Euro zone bond yields steady, eye changes at top German court

In a ruling last month, the Constitutional Court gave the ECB three months to justify bond purchases under its flagship stimulus programme or lose the Bundesbank as a participant, raising questions about the future of the euro. — Reuters pic
In a ruling last month, the Constitutional Court gave the ECB three months to justify bond purchases under its flagship stimulus programme or lose the Bundesbank as a participant, raising questions about the future of the euro. — Reuters pic

LONDON, June 22 — Euro zone government bond yields were little changed today, with the market supported by news of rising coronavirus cases and hopes that changes to the composition of Germany’s top court could lead to less confrontation with the European Central Bank (ECB).

In a ruling last month, the Constitutional Court gave the ECB three months to justify bond purchases under its flagship stimulus programme or lose the Bundesbank as a participant, raising questions about the future of the euro.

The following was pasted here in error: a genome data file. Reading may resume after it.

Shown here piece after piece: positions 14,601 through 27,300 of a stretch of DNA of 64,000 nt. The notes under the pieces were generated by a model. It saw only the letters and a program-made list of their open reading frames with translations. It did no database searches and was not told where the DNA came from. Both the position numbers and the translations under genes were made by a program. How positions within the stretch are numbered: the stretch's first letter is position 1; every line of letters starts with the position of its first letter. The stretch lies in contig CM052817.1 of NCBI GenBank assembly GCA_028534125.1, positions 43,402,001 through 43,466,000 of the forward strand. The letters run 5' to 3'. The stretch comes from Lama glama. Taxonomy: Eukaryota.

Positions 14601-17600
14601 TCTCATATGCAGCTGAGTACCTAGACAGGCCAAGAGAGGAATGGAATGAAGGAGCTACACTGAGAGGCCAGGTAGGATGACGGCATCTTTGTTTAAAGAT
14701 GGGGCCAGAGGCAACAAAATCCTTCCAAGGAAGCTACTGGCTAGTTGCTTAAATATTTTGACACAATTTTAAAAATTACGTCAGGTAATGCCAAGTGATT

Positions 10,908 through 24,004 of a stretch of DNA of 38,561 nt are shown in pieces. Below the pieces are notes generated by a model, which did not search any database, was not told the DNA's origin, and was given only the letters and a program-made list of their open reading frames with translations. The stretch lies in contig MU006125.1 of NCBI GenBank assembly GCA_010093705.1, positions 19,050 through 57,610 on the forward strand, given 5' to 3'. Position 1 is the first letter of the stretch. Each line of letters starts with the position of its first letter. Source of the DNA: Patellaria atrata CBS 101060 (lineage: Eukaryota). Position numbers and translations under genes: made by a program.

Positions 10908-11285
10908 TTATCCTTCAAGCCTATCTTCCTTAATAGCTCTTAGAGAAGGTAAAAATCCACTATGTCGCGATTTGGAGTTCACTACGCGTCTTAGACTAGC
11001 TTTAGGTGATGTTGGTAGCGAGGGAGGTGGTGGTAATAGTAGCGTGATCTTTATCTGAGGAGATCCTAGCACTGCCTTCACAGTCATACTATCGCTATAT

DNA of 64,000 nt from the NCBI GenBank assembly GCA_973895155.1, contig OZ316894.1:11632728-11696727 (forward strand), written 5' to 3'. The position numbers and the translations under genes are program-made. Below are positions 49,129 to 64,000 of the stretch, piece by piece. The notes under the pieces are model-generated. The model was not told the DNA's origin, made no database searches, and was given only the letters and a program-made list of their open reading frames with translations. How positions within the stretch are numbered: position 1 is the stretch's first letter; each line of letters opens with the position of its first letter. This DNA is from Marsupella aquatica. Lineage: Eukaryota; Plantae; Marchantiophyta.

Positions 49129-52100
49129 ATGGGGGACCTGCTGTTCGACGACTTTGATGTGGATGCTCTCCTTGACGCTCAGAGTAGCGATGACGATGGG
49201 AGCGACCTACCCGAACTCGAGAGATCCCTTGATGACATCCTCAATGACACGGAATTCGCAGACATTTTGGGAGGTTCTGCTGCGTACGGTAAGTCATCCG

But according to two sources, the appointment of a new court president and judge today could signal a de-escalation with the ECB.

A key change will be a new judge joining a bench widely seen to have a narrow Eurosceptic majority: Astrid Wallrabenstein, who was nominated by the pro-European Greens and has suggested there should be a thaw in relations with the European Court of Justice, which cleared the ECB’s plan.

Analysts said the move would be positive for euro zone bond markets, long underpinned by massive ECB asset purchases.

In early trade, yields on higher-rated euro zone bonds such as Germany, France and the Netherlands were all little changed on the day.

Germany’s benchmark 10-year Bund yield traded at -0.42 per cent, not too far off recent three-week lows.

The World Health Organisation meanwhile reported a record increase in global coronavirus cases yesterday, with the total rising by 183,020 in a 24-hour period.

The news kept alive concerns about that a second wave of the virus the could further hurt the world economy, bolstering demand for safe-haven debt such as German bonds.

European equity markets opened lower, while Italian bond yields were steady .

“We have serious reservations about the sustainability of rising market optimism when it hinges on the lack of lockdown response to the epidemic,” ING analysts said in a note.

“At some point, either more drastic measures will be imposed, or consumers will stay home. Neither would look good for risk markets.” — Reuters

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